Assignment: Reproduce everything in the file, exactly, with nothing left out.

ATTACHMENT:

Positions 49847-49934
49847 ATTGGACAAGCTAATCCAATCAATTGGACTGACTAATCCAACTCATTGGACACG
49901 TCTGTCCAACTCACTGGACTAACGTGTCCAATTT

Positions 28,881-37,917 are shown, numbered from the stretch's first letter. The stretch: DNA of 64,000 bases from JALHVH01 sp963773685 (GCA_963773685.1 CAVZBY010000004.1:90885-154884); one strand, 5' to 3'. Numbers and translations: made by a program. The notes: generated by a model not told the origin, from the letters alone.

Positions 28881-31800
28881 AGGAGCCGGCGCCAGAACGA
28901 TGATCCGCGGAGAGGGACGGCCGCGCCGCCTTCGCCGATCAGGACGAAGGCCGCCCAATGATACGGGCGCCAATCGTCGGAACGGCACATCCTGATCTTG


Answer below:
Positions 49847-49934
49847 ATTGGACAAGCTAATCCAATCAATTGGACTGACTAATCCAACTCATTGGACACG
49901 TCTGTCCAACTCACTGGACTAACGTGTCCAATTT

Positions 28,881-37,917 are shown, numbered from the stretch's first letter. The stretch: DNA of 64,000 bases from JALHVH01 sp963773685 (GCA_963773685.1 CAVZBY010000004.1:90885-154884); one strand, 5' to 3'. Numbers and translations: made by a program. The notes: generated by a model not told the origin, from the letters alone.

Positions 28881-31800
28881 AGGAGCCGGCGCCAGAACGA
28901 TGATCCGCGGAGAGGGACGGCCGCGCCGCCTTCGCCGATCAGGACGAAGGCCGCCCAATGATACGGGCGCCAATCGTCGGAACGGCACATCCTGATCTTG